I've spent much of the past fifteen years being misunderstood about what I was saying about the corrosive effect of numbers in policy. I remember the blank look a member of Tony Blair's cabinet gave me when I told him about the contents of my book The Tyranny of Numbers.
By then the the corrosion had really taken hold. It wasn't so much a problem with counting itself; it was the corrosion of effectiveness when we start muddling up the numbers with the real thing. It was, and is, extremely hard to convince policy people that there is a real problem here.
I'm not even sure when this particular round of numerical corruption set in. Was it Robert Macnamara's period in control of the American war effort in the Vietnam War, when he introduced kill quotas for each unit. The result was huge numbers of dead but American defeat.
Or was it Harold Macmillan's much-praised 300,000 housebuild targets from 1954, when huge numbers of homes were built but, to quote Gerald Ratner, and not to put too fine a point on it, they were total crap - a new generation of slums, this time without mutual community ties of support.
It has taken a long time, but I detect the beginning of a shift.
For one thing, the situation has become extreme. There is now almost no official measure of public life that we can trust - the Libor rate, the emissions data for new cars, the success of individual schools and hospitals.
Something else is required, though - like so much else about recent years, it isn't clear quite what. Unfortunately, this is one of the challenges that the coalition failed to rise to - worse they replaced the few targets they abandoned with payment-by-results contracts, which just compounded the problem.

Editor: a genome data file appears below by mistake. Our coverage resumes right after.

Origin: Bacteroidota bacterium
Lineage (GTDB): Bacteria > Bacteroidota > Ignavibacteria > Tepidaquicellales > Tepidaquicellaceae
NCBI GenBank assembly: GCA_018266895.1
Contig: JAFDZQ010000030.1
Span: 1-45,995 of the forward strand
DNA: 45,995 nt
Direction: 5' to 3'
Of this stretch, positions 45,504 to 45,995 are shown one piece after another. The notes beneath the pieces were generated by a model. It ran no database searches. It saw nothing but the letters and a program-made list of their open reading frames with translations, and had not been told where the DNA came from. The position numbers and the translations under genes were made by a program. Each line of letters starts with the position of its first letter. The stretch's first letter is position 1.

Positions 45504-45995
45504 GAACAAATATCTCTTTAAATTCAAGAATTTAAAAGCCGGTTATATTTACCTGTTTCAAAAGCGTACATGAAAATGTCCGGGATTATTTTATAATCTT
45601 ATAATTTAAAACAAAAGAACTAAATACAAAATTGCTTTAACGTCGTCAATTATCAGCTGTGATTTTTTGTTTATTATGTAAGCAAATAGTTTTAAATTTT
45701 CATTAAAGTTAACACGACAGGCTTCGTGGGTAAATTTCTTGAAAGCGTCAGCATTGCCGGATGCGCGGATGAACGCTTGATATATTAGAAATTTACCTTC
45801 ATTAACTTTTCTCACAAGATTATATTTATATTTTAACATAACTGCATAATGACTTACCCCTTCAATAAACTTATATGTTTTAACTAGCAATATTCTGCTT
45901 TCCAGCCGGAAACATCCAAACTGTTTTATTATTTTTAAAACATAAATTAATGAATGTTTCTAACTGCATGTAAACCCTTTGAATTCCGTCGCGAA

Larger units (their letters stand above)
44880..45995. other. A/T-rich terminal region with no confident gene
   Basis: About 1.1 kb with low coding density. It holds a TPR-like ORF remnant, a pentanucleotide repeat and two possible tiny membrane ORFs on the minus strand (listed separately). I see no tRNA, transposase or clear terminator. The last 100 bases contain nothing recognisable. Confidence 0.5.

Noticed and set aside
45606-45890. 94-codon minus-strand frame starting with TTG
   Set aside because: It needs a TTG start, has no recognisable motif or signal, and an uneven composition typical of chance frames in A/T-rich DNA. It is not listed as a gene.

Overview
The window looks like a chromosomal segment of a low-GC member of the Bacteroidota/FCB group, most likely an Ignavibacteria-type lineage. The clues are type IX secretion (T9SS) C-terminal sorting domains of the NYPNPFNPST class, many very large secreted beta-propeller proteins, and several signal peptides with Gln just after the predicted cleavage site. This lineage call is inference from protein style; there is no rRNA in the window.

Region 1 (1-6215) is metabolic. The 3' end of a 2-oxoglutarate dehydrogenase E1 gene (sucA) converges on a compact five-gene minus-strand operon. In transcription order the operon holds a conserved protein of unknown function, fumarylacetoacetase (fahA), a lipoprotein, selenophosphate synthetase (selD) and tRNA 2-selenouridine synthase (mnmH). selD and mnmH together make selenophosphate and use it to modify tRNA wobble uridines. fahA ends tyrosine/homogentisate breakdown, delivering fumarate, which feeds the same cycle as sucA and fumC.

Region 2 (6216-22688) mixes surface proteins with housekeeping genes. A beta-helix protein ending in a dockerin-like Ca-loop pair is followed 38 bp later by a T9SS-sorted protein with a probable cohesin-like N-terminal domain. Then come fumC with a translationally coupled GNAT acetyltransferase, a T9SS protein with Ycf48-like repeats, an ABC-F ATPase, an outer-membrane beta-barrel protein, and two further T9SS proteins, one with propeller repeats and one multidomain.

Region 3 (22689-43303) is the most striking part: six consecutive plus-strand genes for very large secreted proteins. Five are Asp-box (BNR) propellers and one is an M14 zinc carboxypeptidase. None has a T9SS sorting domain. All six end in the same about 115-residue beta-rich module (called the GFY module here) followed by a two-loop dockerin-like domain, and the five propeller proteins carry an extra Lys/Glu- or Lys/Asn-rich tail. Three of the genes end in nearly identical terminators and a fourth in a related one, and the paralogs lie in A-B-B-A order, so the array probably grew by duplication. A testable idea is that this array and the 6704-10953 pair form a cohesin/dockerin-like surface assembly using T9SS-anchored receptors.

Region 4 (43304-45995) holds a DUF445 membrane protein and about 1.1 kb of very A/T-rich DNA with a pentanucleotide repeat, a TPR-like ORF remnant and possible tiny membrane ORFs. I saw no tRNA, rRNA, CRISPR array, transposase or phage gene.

Then last week, there was a fascinating article in the Financial Times about the struggle to achieve, not just lots of apprenticeships, but apprenticeships worth having - a distinction that tends to get lost in the virtual world.
Professor Alison Wolf, of King’s College London, is author of the Wolf Review of Vocational Qualifications, and this is what she said:
“If we hadn’t been chasing targets and numbers for the last 10 years we could have had far more good apprenticeships (and fewer pointless so-called apprenticeships) than we have had. One hand of government knows this. The other hand is inflicting a ridiculous and unattainable 3m target on us. The risk is that the target is all-destructive — pile them high, cheap and pointless."
The real, and now urgent, question is what should we do to provide some measure of accountability, without the sheer waste of resources and the ineffectiveness that creeps in when you control using numerical targets. Answers on a postcard addressed to Michael Barber and Tony Blair...
AND! My ebook Operation Primrose is on special offer for 99p this week. There is also a conventional print version here.
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